It’s a bad day for you when a criminal is able to withdraw money from your checking account. It’s a super bad day for the bank.
When we realize there’s been a compromise to any single account, we stop everything else to get to the root cause. That cause helps determine next steps.
Do we need to lock down an account? What do we need to tell our employees so they can serve customers yet be on the lookout for yet another scam? Do we need to engage law enforcement?”
We recently learned from customers that they’d been contacted by INB’s fraud department about fraud on their accounts. The customers were asked to change their user names and passwords and share them with the caller.
Unfortunately, our fraud department wasn’t on the other end of the line. The INB phone number was spoofed so it looked like the call was from our main line. This fraud, called vishing, has seen an uptick with all financial institutions as well as with many big-name companies from telephone providers to on-line retailers.
Customers Knew What to Do
When INB was targeted by spoofers, we were fortunate enough to have some customers who realized they were being asked for information the bank would never ask for. These customers did the right thing: they hung up and called us.
We were quickly able to identify accounts with fraudulent activity. With the right credentials (user name, password and duo factor authentication codes), the fraudsters were able to make person-to-person payments from a customer’s checking account to their own bank account. In some cases, this money is not recoverable, and customers may be out the money since they shared the information with the fraudsters.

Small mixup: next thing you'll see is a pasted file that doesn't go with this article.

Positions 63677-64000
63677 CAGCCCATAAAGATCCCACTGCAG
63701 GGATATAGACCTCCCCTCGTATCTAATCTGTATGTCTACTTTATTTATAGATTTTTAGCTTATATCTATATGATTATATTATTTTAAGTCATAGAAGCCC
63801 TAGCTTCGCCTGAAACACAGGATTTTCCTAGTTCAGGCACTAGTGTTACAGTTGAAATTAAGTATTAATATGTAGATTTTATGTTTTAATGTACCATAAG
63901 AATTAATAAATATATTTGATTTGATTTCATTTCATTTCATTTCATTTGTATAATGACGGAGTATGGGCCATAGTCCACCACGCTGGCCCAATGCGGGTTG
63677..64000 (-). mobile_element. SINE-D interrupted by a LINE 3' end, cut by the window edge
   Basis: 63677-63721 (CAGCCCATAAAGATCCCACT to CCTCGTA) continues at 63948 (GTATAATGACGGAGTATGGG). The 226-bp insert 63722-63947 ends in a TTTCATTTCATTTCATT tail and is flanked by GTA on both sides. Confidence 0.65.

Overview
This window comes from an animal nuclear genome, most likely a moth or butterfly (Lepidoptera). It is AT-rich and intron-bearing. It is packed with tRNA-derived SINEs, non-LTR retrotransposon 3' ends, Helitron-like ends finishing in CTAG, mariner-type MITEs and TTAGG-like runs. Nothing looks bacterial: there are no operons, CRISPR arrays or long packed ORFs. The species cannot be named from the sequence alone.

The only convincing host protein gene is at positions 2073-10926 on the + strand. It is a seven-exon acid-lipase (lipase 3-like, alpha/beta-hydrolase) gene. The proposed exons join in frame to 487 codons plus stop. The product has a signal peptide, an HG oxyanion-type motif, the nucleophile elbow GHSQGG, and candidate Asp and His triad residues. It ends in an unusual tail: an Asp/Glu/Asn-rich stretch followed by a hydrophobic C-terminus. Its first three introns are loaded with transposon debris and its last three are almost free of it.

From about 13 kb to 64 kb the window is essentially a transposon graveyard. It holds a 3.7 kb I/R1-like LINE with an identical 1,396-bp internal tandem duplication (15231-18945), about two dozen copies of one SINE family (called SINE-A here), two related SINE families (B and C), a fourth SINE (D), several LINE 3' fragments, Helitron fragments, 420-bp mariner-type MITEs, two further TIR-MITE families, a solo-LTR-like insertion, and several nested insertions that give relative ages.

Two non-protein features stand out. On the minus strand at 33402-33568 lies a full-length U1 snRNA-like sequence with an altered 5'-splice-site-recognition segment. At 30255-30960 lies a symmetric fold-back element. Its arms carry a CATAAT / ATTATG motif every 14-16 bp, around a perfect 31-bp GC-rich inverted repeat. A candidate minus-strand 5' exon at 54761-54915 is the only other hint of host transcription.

To help assure your account is never compromised, PLEASE remember we will never call and request any of the following information:
- Mother's maiden name or other security question answers
- Date of birth
- Social Security number
- Account/Card number
- One-time passcodes/links
Other Types of Fraud
While digital banking tools were used in these instances, there’s still plenty of fraud happening the old-fashioned way . . . through fraudulent checks. So, this is a reminder to keep your blank checking account checks and home equity line checks in safekeeping.